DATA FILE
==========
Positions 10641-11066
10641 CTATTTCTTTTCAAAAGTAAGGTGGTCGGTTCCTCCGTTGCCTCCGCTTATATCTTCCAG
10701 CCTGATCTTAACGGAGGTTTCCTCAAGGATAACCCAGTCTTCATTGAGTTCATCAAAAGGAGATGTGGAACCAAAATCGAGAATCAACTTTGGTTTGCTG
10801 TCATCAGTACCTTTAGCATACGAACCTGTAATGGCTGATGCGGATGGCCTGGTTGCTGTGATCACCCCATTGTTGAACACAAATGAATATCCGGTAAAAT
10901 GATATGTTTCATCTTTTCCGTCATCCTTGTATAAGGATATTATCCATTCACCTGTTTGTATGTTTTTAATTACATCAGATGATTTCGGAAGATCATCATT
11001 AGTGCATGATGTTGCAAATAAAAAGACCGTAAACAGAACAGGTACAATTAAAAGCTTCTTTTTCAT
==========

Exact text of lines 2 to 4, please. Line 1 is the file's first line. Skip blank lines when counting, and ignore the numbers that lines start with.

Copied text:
10641 CTATTTCTTTTCAAAAGTAAGGTGGTCGGTTCCTCCGTTGCCTCCGCTTATATCTTCCAG
10701 CCTGATCTTAACGGAGGTTTCCTCAAGGATAACCCAGTCTTCATTGAGTTCATCAAAAGGAGATGTGGAACCAAAATCGAGAATCAACTTTGGTTTGCTG
10801 TCATCAGTACCTTTAGCATACGAACCTGTAATGGCTGATGCGGATGGCCTGGTTGCTGTGATCACCCCATTGTTGAACACAAATGAATATCCGGTAAAAT